Emma’s Note: Yesterday, our globe-trotting colleague Tom Dyson told us the story of how he told Bill he would quit his job at Salomon Brothers in London and come work for him – for free.

That was in 2003. The hoped-for job offer wasn’t forthcoming… but Tom quit his job anyway and hopped on a plane to Mexico City – with no money and no credit cards…

Today, he continues his story of the danger-filled adventure that brought him right across the world…

Yesterday, I told you about my decision to quit my job in Salomon Brothers in London and fly to Mexico City…

When I landed, I made my way to Mexico City’s train yards, which were, of course, ringed by a high fence and patrolled by security.

I went to the place where the trains left the yard. But a) there were no trains, and b) even if there had been, I’d still have had to climb a fence and jump on a moving train to get a ride.

This was 2004, before smartphones. I was carrying a road atlas and a railway atlas. I found the main road north and started hitchhiking, thinking I could more easily catch a train in a smaller town.

I was following the busy trunkline from Mexico City to Guadalajara and up toward the California border. I had no luck catching a ride in Irapuato or Querétaro. I didn’t even see any trains!

Waiting on a Train

Then in Guadalajara, I was sitting by the tracks, having been told a train would come through later that afternoon.

A guy was watching me from a nearby restaurant. He must’ve known what I was up to because, when the train finally showed up, he rushed out of the restaurant, untied his white waiters’ bib, and flapped it vigorously at the engineer as the train went past.

The train stopped!

(It will always be a mystery to me why the custodian of a multimillion-dollar capital asset would incur a large fuel expense by stopping his train for a waiter waving a bib and a gringo wearing a backpack.)

Freight trains take a mile or so to stop. By the time it did, the last wagon had already gone past me and was now a few hundred yards down the track.

So I sprinted down the wooden ties for it. It started moving again before I reached it, but I was able to grab the ladder of the final car before it got away from me, and I hauled myself onto the train.

I pulled myself over the top of the ladder and tumbled into the wagon. I lay on the floor for about 10 minutes while my body recovered from the massive exertion of catching the moving train.

Night Train to Mazatlán

I was in a gondola. This is a railcar with no roof and low sides. I could peer over the sides if I stood up. It’s for transporting loose bulk materials like rocks or scrap metal.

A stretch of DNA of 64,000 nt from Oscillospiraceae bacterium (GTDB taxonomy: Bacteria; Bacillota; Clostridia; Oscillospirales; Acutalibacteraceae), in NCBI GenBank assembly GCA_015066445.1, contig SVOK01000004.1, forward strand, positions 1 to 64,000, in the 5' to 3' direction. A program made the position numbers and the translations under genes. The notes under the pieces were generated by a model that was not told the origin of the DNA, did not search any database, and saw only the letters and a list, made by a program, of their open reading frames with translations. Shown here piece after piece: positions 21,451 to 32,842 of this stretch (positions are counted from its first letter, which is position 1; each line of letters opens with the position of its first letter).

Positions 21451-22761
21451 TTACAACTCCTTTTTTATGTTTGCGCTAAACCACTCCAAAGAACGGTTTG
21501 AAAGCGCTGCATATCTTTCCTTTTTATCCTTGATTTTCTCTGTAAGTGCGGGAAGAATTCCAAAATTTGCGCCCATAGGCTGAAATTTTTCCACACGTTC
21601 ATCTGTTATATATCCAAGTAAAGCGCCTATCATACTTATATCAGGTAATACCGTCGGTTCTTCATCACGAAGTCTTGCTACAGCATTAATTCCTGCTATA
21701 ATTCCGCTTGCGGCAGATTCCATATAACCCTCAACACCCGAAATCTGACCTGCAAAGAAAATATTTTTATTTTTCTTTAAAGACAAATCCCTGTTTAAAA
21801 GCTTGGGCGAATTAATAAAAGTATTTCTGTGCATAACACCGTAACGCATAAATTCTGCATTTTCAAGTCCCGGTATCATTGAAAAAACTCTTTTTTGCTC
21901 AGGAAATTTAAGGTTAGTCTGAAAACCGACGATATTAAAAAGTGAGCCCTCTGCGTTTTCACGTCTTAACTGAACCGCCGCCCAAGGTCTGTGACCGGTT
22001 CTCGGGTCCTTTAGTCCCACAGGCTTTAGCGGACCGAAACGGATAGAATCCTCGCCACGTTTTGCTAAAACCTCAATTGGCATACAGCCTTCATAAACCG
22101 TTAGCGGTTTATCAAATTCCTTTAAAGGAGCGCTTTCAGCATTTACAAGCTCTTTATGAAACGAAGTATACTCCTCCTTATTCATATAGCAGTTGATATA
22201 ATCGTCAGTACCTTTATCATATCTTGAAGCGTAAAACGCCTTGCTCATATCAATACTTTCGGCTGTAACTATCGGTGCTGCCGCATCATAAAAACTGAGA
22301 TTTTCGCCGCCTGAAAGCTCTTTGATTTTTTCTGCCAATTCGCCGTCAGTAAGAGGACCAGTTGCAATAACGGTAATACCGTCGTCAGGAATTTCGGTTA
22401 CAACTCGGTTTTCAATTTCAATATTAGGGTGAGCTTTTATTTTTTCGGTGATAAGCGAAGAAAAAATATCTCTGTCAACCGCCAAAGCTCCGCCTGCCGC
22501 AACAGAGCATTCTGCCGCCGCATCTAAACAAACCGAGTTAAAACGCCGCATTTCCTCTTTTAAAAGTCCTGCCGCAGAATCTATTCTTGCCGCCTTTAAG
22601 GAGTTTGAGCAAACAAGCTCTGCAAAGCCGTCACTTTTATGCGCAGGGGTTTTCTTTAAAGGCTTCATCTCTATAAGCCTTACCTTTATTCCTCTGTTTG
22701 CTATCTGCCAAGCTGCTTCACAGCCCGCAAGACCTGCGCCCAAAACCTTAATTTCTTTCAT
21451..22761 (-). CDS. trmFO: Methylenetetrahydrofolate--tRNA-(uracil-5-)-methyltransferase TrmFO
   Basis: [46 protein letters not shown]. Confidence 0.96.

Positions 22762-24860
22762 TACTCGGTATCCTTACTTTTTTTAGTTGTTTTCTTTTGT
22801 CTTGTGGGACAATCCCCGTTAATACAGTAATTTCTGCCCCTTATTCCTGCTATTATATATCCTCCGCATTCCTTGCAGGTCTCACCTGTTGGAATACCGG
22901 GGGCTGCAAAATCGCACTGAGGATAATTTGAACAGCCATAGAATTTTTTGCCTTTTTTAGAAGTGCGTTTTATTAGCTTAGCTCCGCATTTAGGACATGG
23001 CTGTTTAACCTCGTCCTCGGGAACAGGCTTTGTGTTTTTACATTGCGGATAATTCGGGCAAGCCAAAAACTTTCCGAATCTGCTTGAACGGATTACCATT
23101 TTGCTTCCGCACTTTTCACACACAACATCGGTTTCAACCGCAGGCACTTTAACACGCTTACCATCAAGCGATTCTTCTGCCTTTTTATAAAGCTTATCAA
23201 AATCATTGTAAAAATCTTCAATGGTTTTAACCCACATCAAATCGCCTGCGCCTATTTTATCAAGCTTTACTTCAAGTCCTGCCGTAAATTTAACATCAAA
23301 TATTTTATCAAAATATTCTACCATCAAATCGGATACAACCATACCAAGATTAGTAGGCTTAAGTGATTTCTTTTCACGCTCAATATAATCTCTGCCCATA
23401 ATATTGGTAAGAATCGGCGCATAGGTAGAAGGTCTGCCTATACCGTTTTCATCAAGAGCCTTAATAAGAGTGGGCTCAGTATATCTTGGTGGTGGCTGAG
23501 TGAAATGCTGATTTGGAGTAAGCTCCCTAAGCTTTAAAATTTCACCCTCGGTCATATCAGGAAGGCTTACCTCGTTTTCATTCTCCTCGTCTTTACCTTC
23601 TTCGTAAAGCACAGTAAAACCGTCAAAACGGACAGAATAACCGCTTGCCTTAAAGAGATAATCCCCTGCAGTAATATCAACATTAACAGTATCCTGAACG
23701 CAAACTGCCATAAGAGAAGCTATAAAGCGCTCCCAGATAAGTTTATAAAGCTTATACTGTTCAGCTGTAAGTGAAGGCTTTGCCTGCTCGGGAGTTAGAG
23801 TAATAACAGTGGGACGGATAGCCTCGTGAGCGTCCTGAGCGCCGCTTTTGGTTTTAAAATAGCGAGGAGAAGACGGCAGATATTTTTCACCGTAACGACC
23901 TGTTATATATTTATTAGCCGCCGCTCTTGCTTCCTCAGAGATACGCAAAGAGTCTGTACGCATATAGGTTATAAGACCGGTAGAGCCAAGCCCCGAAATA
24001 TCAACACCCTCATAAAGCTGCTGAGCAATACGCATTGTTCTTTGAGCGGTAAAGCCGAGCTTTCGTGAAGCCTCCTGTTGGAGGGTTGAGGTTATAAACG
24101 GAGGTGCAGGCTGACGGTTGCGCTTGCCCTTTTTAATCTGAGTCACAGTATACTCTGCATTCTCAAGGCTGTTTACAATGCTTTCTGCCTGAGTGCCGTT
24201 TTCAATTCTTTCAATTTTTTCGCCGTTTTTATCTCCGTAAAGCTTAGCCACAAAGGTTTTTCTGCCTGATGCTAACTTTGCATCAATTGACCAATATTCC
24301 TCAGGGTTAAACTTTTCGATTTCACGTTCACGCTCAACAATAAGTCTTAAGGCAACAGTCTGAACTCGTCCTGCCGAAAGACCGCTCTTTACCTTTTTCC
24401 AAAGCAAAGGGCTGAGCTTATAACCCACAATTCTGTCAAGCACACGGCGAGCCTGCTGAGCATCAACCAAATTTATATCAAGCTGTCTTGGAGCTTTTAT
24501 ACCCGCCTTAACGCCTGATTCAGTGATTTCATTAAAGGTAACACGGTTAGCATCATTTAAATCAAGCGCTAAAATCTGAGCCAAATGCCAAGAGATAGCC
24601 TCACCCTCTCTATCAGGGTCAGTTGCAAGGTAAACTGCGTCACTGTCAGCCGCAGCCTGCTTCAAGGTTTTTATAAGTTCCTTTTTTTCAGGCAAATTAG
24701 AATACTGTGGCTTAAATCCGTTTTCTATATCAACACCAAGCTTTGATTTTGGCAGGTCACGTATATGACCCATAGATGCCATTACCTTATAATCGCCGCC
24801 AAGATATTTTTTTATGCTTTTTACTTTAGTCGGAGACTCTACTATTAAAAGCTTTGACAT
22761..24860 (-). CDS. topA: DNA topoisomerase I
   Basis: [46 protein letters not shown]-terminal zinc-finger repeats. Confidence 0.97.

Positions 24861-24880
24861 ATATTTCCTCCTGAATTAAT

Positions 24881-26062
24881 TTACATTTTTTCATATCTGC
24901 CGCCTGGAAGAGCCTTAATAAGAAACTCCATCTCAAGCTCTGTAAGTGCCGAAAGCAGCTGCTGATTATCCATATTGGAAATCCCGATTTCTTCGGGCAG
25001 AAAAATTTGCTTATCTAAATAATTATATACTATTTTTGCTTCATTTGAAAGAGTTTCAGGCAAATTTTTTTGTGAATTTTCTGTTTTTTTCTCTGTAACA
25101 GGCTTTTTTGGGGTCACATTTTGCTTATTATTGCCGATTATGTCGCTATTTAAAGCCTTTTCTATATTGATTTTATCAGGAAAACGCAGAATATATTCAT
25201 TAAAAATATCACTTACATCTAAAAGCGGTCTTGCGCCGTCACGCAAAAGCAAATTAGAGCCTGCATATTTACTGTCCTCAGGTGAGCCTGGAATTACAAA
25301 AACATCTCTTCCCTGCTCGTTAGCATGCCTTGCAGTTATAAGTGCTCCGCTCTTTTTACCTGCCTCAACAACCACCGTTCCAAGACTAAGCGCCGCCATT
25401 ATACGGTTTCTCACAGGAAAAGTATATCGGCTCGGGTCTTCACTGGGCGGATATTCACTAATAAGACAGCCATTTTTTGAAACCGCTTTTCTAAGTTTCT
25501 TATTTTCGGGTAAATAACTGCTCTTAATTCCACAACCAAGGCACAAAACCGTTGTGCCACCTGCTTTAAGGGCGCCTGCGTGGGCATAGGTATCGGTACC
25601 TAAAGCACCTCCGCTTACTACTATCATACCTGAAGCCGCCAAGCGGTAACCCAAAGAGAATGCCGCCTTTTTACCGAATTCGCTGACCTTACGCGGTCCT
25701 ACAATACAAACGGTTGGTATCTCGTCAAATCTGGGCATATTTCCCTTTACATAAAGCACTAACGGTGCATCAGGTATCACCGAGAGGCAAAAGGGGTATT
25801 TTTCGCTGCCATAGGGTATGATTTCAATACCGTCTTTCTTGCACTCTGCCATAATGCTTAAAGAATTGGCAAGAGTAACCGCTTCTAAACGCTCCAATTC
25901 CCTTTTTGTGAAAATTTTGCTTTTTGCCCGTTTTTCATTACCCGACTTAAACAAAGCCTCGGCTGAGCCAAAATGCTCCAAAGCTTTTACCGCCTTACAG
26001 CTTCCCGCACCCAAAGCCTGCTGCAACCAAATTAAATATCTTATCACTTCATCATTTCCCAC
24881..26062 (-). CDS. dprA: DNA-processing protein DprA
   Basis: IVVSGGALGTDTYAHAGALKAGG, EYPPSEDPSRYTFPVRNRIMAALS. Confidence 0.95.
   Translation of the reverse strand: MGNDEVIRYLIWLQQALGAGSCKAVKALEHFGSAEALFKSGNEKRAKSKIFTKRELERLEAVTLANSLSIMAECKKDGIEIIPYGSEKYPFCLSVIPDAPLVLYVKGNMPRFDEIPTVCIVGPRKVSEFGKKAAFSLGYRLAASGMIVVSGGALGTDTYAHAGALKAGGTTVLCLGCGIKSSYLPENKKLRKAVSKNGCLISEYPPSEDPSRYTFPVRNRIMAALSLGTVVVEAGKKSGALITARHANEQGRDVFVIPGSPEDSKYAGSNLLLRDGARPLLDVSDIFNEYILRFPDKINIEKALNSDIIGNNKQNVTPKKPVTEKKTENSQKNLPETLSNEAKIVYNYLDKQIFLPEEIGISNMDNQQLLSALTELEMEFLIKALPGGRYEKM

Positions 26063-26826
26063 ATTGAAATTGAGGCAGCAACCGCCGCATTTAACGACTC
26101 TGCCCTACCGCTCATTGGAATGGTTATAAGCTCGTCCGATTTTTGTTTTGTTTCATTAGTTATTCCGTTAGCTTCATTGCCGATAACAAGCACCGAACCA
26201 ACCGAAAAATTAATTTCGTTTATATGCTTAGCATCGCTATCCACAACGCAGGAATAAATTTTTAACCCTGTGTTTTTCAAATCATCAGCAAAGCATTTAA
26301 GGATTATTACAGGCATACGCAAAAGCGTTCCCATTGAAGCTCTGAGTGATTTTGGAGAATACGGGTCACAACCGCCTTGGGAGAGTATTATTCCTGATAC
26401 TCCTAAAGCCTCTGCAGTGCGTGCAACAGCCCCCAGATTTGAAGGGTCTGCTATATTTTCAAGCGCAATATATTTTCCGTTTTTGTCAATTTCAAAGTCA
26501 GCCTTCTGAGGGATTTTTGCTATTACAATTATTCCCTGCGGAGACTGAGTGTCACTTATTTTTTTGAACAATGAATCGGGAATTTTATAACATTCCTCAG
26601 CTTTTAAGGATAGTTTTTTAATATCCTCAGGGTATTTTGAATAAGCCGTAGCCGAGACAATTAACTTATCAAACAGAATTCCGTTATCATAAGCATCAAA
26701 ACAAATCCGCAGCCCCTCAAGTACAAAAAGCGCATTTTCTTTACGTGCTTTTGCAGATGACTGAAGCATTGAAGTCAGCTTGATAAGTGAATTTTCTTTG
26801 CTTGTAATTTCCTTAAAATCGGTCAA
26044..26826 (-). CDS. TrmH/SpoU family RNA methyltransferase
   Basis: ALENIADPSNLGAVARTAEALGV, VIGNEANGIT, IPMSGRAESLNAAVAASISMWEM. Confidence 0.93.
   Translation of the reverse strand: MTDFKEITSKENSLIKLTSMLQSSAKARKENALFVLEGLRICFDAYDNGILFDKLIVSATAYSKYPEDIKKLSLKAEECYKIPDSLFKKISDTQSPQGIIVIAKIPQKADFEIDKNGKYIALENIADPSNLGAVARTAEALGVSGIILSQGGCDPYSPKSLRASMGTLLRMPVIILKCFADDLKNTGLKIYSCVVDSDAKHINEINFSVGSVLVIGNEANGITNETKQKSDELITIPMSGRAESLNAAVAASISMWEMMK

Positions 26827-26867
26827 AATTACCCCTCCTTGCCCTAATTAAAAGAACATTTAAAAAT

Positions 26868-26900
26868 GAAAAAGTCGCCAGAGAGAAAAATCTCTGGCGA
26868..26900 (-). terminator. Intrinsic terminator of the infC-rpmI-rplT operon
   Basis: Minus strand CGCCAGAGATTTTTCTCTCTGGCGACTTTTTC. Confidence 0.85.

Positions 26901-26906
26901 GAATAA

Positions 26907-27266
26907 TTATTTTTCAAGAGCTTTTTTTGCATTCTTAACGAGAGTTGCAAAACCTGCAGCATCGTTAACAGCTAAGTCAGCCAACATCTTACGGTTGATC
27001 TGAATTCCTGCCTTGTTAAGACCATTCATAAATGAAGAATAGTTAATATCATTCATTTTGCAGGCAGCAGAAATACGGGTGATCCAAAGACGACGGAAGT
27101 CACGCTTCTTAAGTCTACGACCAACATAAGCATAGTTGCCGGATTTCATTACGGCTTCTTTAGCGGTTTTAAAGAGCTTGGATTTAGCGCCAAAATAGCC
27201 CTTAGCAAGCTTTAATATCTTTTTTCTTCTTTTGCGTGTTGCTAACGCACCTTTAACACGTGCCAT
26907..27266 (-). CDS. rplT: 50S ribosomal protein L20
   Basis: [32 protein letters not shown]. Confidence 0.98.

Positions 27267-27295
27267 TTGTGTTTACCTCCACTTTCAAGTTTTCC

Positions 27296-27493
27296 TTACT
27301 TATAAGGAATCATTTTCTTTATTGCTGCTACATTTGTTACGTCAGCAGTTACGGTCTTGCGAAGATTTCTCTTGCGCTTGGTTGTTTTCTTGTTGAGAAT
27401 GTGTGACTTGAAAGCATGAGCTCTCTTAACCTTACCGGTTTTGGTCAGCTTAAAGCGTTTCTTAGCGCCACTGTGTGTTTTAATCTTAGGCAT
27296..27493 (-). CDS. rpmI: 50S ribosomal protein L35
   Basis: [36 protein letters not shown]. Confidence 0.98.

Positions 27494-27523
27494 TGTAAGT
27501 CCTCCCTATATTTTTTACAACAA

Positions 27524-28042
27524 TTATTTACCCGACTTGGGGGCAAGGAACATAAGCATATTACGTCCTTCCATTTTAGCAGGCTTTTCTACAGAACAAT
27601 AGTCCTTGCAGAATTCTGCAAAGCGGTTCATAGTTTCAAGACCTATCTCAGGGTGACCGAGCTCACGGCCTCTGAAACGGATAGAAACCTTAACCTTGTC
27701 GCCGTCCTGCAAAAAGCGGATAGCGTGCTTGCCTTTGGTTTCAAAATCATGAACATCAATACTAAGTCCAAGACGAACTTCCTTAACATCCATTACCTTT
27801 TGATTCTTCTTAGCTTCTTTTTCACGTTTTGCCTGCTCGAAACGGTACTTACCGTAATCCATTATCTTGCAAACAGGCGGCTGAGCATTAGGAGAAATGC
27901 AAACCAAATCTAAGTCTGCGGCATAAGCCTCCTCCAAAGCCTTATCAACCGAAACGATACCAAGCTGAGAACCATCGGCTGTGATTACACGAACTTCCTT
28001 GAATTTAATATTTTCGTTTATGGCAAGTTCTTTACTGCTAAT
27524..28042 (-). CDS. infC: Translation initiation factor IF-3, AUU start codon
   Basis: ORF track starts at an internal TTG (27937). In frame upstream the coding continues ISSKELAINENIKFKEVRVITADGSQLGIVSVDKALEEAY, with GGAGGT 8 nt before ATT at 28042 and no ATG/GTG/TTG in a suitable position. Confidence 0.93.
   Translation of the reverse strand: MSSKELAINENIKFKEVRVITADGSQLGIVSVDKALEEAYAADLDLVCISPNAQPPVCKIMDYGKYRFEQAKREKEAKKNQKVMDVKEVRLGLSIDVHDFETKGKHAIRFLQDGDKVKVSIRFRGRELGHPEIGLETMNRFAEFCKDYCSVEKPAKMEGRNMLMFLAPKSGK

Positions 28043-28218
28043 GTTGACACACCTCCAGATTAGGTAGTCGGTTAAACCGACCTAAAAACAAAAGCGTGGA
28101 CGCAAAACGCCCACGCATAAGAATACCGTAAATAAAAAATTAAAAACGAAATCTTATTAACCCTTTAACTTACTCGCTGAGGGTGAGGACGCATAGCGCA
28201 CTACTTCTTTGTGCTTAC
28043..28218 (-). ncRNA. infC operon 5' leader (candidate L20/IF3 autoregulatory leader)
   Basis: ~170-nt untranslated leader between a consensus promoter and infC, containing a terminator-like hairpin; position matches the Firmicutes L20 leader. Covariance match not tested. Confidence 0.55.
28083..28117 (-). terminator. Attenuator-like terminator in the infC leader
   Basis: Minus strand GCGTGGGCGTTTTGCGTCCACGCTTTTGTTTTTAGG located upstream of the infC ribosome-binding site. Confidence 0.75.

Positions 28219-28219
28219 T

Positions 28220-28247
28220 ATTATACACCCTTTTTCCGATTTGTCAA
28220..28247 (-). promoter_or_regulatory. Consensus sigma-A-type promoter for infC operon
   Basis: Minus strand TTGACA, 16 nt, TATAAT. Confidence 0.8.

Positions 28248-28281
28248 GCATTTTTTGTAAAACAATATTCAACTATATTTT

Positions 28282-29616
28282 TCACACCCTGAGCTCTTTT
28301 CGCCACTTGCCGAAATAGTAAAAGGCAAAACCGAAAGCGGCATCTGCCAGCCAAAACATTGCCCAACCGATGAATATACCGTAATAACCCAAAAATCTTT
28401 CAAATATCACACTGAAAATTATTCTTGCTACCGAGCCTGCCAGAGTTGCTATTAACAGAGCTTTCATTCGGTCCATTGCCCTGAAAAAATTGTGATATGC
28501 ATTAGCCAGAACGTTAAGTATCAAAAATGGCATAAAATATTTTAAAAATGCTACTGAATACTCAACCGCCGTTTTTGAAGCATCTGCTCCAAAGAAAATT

This one wasn’t being used, although there was a lot of trash on the floor.

Night fell. We climbed into the western Sierras. It got cold, but I was cozy in my sleeping bag, rocking with the rhythm of the train.

By morning, we were passing orchards and cornfields and racing through little villages. A beautiful mist gave the landscape a dreamlike feel.

At one point, village kids jumped into my wagon. They were scavenging. They got a shock when they saw me.

That afternoon, we pulled into a large marshalling yard with dozens of tracks. The engineer burst the air brakes with a loud “pssssst.” I knew then that they’d be breaking up the train. So I bailed. And walked into town.

I was in Mazatlán, a port city on Mexico’s Pacific coast, opposite Cabo San Lucas.

Tune in tomorrow to see where my adventure took me next…


Tom Dyson
Editor, Postcards From the Fringe

P.S. My 2004 trip isn’t the only time I packed it all in and hit the road. I’ve spent the last two years traveling the world – this time, with my ex-wife and our three kids.

Before hitting the road, I put all our savings – about $1 million – in a simple investing strategy I learned from Bill Bonner. As you can probably tell, I’m an all-or-nothing type of guy.

So far, it’s working out well… We’ve already traveled to 29 countries over four continents. And we’re currently making our way from Florida to Alaska in a small, pop-up camper van… And our investment is up about $200,000.

It’s not too late if you want to follow my simple investing strategy (round-the-world travel optional!). Bill and I just held an emergency online briefing to talk all about it. You can still watch the replay online… Click here to catch up.

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